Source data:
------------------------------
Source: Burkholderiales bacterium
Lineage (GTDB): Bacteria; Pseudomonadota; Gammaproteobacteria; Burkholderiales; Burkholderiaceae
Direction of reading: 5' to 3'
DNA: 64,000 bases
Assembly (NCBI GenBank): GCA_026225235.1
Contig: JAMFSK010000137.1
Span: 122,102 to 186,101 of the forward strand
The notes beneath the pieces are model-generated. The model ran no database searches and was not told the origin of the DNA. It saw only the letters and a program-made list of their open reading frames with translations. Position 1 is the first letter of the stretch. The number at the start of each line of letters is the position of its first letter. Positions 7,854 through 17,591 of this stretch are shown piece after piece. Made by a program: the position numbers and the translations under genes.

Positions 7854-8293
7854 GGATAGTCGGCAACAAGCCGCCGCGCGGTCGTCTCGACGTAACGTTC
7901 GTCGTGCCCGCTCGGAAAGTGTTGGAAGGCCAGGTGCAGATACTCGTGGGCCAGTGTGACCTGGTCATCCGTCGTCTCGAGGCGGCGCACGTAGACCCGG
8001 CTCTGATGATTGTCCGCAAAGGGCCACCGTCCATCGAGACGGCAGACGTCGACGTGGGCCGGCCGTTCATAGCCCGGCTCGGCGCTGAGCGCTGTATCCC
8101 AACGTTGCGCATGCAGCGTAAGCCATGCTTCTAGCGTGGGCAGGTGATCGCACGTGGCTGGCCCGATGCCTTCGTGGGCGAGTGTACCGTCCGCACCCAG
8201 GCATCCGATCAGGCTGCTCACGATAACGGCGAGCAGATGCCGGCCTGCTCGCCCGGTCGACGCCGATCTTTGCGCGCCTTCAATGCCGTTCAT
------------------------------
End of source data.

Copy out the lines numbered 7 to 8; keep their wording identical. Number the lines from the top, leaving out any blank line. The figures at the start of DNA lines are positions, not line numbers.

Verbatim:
Span: 122,102 to 186,101 of the forward strand
The notes beneath the pieces are model-generated. The model ran no database searches and was not told the origin of the DNA. It saw only the letters and a program-made list of their open reading frames with translations. Position 1 is the first letter of the stretch. The number at the start of each line of letters is the position of its first letter. Positions 7,854 through 17,591 of this stretch are shown piece after piece. Made by a program: the position numbers and the translations under genes.